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Approved research

Identifying the regulators of clonal hematopoiesis of indeterminate potential (CHIP)

Principal Investigator: Professor Benjamin Ebert
Approved Research ID: 50834
Approval date: November 8th 2019

Lay summary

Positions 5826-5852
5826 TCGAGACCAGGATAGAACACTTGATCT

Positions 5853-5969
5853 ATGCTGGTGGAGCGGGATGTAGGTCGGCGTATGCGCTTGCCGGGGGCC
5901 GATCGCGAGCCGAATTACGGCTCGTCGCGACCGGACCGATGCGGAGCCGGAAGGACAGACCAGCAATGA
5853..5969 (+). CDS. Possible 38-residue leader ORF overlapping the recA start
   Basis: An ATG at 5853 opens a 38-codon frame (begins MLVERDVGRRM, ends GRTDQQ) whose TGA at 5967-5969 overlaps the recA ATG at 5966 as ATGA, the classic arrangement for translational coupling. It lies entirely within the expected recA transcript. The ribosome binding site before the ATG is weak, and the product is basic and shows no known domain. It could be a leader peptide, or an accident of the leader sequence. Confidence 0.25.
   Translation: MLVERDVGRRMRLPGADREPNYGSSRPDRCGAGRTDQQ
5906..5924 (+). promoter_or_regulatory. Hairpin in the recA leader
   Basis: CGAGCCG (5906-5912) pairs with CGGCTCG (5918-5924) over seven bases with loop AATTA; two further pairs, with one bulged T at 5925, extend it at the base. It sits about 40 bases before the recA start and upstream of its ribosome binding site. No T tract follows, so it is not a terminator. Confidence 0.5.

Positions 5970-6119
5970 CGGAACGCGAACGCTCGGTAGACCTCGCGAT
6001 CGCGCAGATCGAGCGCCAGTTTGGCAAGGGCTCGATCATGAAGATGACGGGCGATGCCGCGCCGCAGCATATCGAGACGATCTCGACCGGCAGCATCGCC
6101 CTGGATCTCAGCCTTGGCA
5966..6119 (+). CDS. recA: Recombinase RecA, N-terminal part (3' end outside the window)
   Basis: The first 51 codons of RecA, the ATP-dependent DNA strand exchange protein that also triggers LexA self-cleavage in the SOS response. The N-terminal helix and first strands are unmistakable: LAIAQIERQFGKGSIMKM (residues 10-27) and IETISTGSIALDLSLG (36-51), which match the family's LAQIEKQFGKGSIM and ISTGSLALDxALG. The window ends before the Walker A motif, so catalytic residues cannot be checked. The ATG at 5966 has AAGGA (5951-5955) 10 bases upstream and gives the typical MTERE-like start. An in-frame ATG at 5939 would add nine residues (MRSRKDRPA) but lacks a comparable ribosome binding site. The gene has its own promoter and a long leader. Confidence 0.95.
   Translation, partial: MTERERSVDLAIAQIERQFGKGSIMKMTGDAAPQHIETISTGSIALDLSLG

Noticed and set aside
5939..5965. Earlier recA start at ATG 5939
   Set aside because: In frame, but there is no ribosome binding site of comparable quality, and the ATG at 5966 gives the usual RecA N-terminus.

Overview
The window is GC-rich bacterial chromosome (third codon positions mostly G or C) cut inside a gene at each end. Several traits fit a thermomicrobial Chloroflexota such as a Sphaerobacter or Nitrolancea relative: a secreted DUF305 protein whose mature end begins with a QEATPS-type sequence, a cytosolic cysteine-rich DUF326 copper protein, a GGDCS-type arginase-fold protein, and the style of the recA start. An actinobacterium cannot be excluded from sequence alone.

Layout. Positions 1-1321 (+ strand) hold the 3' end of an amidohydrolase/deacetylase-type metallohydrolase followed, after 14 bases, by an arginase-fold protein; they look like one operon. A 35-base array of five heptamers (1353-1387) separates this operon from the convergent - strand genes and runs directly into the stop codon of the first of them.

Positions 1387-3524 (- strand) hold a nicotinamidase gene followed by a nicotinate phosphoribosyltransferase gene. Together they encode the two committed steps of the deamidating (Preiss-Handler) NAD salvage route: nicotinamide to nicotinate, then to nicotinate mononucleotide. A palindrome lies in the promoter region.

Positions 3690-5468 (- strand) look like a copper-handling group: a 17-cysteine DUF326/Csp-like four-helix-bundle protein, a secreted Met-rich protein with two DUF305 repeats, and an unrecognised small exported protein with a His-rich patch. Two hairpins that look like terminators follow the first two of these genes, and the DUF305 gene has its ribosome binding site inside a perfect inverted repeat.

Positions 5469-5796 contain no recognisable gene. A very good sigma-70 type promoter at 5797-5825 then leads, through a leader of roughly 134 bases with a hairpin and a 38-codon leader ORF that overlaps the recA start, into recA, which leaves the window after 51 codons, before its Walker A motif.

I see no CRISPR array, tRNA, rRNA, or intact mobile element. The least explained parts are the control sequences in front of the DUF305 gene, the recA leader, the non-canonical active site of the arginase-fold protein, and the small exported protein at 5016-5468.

Clonal hematopoiesis of indeterminate potential (CHIP) is a common condition among the elderly where a substantial proportion of mature blood cells develop from a single dominant stem cell lineage. It is detected by the presence of somatic mutations in blood cells. While CHIP is considered a consequence of normal aging, CHIP associates with increased mortality and risk for hematologic and cardiovascular phenotypes. A number of candidate genes mutated in CHIP have been identified which are also frequently mutated in blood cancer (e.g., DNMT3A, ASXL1, TET2, JAK2, SF3B1, TP53, PPM1D, and others). However, the mechanisms underlying CHIP and factors influencing CHIP development and progression to phenotypic outcomes remain unknown. We aim to identify genetic and non-genetic regulators of clonal expansion of blood cells and disease outcomes in CHIP cases. We will investigate the influence of inborn genetic variations on CHIP. To date, predisposition for CHIP has only been investigated in the Icelandic population, and only one risk locus has been identified (TERT). Performing association study in a large number of samples can reveal novel risk variants that predispose for CHIP. To identify potential phenotypic outcomes of CHIP, we will investigate the association of CHIP with clinical phenotypes and demographic features. Charting the phenotypic landscape of CHIP is crucial to understand the mechanisms underlying CHIP. We will utilize the richly annotated clinical features in the UK Biobank to identify potential phenotypic outcomes of CHIP. This project will run for 12 months and identify novel germline regulators of CHIP development and potential phenotypic outcomes. The results will expand our understanding of the mechanisms underlying CHIP and open avenues for future research. From a practical viewpoint, our analysis will potentially reveal predictors of CHIP and phenotypic outcomes which may enable stratification of CHIP cases, and facilitate risk prediction both in affected individuals and in relatives.